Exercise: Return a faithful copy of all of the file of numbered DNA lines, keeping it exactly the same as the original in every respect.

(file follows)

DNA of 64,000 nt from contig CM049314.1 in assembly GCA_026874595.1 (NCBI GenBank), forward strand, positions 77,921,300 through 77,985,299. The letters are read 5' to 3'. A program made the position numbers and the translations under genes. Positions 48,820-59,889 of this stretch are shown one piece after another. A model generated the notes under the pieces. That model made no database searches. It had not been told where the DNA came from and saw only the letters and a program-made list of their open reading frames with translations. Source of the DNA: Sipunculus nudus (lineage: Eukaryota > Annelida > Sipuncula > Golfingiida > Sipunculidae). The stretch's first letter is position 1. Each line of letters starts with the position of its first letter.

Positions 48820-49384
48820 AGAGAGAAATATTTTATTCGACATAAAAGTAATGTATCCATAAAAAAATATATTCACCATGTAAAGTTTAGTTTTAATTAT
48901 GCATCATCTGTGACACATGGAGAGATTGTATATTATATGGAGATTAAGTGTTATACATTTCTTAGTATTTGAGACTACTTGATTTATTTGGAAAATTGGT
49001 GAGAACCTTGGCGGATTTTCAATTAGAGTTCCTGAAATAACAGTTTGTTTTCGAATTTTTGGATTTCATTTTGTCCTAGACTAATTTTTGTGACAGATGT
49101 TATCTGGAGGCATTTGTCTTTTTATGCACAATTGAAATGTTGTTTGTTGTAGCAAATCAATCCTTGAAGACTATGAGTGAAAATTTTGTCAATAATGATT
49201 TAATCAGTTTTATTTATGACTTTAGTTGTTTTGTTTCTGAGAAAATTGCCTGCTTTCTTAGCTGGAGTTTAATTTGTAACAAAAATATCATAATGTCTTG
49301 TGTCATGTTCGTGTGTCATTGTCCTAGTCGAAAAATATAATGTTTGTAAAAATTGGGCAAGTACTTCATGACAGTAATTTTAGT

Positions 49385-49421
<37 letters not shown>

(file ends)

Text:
DNA of 64,000 nt from contig CM049314.1 in assembly GCA_026874595.1 (NCBI GenBank), forward strand, positions 77,921,300 through 77,985,299. The letters are read 5' to 3'. A program made the position numbers and the translations under genes. Positions 48,820-59,889 of this stretch are shown one piece after another. A model generated the notes under the pieces. That model made no database searches. It had not been told where the DNA came from and saw only the letters and a program-made list of their open reading frames with translations. Source of the DNA: Sipunculus nudus (lineage: Eukaryota > Annelida > Sipuncula > Golfingiida > Sipunculidae). The stretch's first letter is position 1. Each line of letters starts with the position of its first letter.

Positions 48820-49384
48820 AGAGAGAAATATTTTATTCGACATAAAAGTAATGTATCCATAAAAAAATATATTCACCATGTAAAGTTTAGTTTTAATTAT
48901 GCATCATCTGTGACACATGGAGAGATTGTATATTATATGGAGATTAAGTGTTATACATTTCTTAGTATTTGAGACTACTTGATTTATTTGGAAAATTGGT
49001 GAGAACCTTGGCGGATTTTCAATTAGAGTTCCTGAAATAACAGTTTGTTTTCGAATTTTTGGATTTCATTTTGTCCTAGACTAATTTTTGTGACAGATGT
49101 TATCTGGAGGCATTTGTCTTTTTATGCACAATTGAAATGTTGTTTGTTGTAGCAAATCAATCCTTGAAGACTATGAGTGAAAATTTTGTCAATAATGATT
49201 TAATCAGTTTTATTTATGACTTTAGTTGTTTTGTTTCTGAGAAAATTGCCTGCTTTCTTAGCTGGAGTTTAATTTGTAACAAAAATATCATAATGTCTTG
49301 TGTCATGTTCGTGTGTCATTGTCCTAGTCGAAAAATATAATGTTTGTAAAAATTGGGCAAGTACTTCATGACAGTAATTTTAGT

Positions 49385-49421
<37 letters not shown>